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View Full Version : So is patty now the fastest female server?


bis2806
Jan 26th, 2004, 10:41 AM
since she clocked a 211 km/h, she has broken venus' world record of 205...

Rtael
Jan 26th, 2004, 10:50 AM
:rolleyes: Can I sell you some real-estate in Florida?

Jakeev
Jan 26th, 2004, 11:16 AM
since she clocked a 211 km/h, she has broken venus' world record of 205...
Honey bunch as much as I am not a big fan of the poster below you I am sorry she is so right.........:lol: :lol: :lol:

SpikeyAidanm
Jan 26th, 2004, 11:18 AM
Well we'll see if the record goes into the papers tomorrow or not...

calabar
Jan 26th, 2004, 12:34 PM
Well we'll see if the record goes into the papers tomorrow or not...
Why would the serve NOT be considered a world record?

Experimentee
Jan 26th, 2004, 12:58 PM
I doubt thats right :lol:
She got a 211 kph serve but only averaged 146 kph for her first serve! Something wrong with the speedo. They even clocked Amanda Coetzer at 191 kph!

Greenout
Jan 26th, 2004, 01:02 PM
You should've seen how fast my serve was clocked in? ;)

Greenout
Jan 26th, 2004, 01:03 PM
Broken radar gun? Nah. I doubt it. We've got the world's greatest
technology at this year's Australian Open. Why, look at how wonderful
the official web site is. ;)

7~LV3
Jan 26th, 2004, 01:22 PM
OMG...

whats up with this AO???

no wonder why she can challenge those men..

SerenaSlam
Jan 26th, 2004, 01:29 PM
Why would the serve NOT be considered a world record?
i think you are getting excited for no reason. and i guess u can say w/ reason. u may not be used to the AO jacked up numbers this year. this is their "lowest" year in terms of stats etc. the scoreboard was just pitiful. i remember watching the venus/doucheivna match with the scoreboard, and it flahsed that Vera clocked one at 197 km/h. now if that doesn't say ERROR if you have seen the girls serve, i don't know what is. and to hear Amanda Coetzer so high etc, you possibly cannot believe this.

And mention that also, when the serve speed is borken it becomes NEWS, its not just a thing, or just b/c its a williams sister. it would have been in Articles about pattys win had she hit one at 131 km/h.

tennisIlove09
Jan 26th, 2004, 07:14 PM
It's wrong.

*JR*
Jan 26th, 2004, 07:23 PM
This Thread points up something maddening about the IBM Live Scoreboard applet box you can open in the corner of your screen. It gives the (obviously Suspect) Speed of the last serve, but does NOT say If It went in. Only when UC a lower speed B4 the next score change Is It saying "Out" re. the first one (which of course doesn't count re. speed records, anyway). :rolleyes:

faboozadoo15
Jan 26th, 2004, 08:21 PM
but still i can't imagine patty bitting a serve that fact straight into the ground... :rolleyes:

i think amanda coetzer's may have been legit? no? she could how just powered one over...lol, i dunno. it's messed up this year.

Fyndh0rnElf
Jan 26th, 2004, 08:28 PM
It IS NOT POSSIBLE, Patty hitting a serve at 211Kmph. It's not the first time it happens, Patty clocking a serve at that speed, it happened at last year's USO I think or in 2002. But there's no way in hell that is right, it must have been an error because... :o Well, have you seen Patty serve?! She hits with so much spin, she has a good serve, but a slow one.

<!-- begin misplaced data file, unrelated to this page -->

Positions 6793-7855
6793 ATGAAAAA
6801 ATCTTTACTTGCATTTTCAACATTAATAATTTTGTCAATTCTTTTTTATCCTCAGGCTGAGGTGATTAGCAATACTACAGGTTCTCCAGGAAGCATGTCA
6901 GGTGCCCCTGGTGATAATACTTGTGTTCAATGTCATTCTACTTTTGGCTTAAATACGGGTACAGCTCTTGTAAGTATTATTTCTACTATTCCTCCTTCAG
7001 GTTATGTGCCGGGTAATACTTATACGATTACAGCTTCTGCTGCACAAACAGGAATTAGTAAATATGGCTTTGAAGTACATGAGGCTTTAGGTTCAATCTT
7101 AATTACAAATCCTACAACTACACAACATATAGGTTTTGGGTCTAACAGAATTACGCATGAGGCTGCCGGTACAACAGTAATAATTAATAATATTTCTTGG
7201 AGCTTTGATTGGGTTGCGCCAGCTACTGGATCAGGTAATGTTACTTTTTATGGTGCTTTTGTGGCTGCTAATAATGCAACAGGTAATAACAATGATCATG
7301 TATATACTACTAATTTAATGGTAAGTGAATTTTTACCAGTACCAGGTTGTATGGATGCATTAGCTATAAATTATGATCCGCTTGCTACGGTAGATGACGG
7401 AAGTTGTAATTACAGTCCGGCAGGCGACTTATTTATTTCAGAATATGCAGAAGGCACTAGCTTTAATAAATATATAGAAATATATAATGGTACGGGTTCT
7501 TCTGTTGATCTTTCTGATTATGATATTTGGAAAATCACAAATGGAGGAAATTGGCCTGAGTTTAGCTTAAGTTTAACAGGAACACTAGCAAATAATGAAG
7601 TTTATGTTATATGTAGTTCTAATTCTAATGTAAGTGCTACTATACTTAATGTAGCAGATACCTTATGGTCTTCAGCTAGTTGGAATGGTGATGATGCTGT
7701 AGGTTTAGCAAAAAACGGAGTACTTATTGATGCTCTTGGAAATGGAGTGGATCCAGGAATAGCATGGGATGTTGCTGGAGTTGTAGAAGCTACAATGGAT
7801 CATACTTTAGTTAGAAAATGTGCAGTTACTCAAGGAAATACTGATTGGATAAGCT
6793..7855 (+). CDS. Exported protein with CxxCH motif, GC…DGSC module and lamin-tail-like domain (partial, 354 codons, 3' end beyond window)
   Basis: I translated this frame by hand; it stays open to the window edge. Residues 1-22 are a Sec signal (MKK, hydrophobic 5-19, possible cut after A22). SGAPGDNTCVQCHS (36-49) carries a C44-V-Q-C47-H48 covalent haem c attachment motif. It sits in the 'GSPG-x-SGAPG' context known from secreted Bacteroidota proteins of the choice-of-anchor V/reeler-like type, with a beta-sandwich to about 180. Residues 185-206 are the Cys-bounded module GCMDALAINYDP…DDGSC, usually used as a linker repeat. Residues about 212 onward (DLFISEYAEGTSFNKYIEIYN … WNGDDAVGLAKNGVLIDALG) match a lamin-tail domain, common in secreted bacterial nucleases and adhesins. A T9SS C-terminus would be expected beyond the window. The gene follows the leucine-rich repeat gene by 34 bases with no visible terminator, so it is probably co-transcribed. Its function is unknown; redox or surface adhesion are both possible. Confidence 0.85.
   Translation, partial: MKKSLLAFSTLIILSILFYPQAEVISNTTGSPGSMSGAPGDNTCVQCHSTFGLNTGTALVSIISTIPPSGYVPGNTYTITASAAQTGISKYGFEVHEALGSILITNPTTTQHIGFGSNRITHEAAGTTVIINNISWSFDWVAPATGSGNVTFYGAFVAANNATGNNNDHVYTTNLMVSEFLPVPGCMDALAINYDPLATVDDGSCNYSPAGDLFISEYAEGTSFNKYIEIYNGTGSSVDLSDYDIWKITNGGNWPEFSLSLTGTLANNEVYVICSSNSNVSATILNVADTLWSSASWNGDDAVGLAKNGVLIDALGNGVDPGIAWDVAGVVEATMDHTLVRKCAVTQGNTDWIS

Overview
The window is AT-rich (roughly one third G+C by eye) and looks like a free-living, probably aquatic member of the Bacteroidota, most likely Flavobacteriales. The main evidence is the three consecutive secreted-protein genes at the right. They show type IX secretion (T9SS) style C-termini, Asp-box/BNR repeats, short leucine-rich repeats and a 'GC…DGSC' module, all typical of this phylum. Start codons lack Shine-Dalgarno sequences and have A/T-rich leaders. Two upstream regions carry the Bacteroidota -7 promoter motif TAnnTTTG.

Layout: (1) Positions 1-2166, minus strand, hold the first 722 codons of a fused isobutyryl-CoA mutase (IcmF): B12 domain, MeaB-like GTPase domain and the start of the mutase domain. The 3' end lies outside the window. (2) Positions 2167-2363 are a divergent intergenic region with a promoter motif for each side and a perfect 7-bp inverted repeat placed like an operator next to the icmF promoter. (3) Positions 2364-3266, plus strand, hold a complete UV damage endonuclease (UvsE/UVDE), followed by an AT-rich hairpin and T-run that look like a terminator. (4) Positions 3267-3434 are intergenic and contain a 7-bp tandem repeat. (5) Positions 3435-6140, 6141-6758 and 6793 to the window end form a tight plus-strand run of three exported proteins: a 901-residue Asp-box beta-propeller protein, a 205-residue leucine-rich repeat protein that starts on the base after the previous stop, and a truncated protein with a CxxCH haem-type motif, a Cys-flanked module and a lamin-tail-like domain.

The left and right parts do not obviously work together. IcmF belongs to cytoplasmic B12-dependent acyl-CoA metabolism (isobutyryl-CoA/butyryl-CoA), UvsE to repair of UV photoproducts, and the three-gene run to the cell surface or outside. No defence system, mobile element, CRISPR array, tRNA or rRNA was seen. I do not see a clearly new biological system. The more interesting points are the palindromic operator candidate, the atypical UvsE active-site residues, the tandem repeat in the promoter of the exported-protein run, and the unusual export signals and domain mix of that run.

Hurley
Jan 26th, 2004, 08:30 PM
She didn't beat Schiavone's record of 151 MPH that the AO site told us about earlier in the week ;) :p

fammmmedspin
Jan 26th, 2004, 09:21 PM
If the radar gun said 211 why would it be any less true than some other radar gun saying someone else had the fastest serve? If it wasn't televised there is no way of checking. If you can't count fast serves in matches that can't be checked on TV replay the record is pretty useless anyway as lower ranked players who don't get on TV (or courts with radar guns) could break it all the time and not be counted.

Any physics students out there? Would a spin on the ball add to the speed recorded if the spinning was forward and the radar gun caught it at the right angle? If so, as any ball could spin by an unknown amount you could never work out what was forward motion only anyway? In which case Patty's 211kph would be as valid as anyone elses record even if it looked slower as it spun on its way?

SerenaSlam
Jan 26th, 2004, 09:37 PM
This Thread points up something maddening about the IBM Live Scoreboard applet box you can open in the corner of your screen. It gives the (obviously Suspect) Speed of the last serve, but does NOT say If It went in. Only when UC a lower speed B4 the next score change Is It saying "Out" re. the first one (which of course doesn't count re. speed records, anyway). :rolleyes:
also you can just watch "points" won on 1st serve, when it shows the MPH, and then watch whether the server gets a point on 1st or 2nd serve, and u will know even before they put up 15-0 15-15 who gets the point. helpful hint to be one step ahead instead of sitting there waiting for an actual score. they update the stats before they update the actual points/score.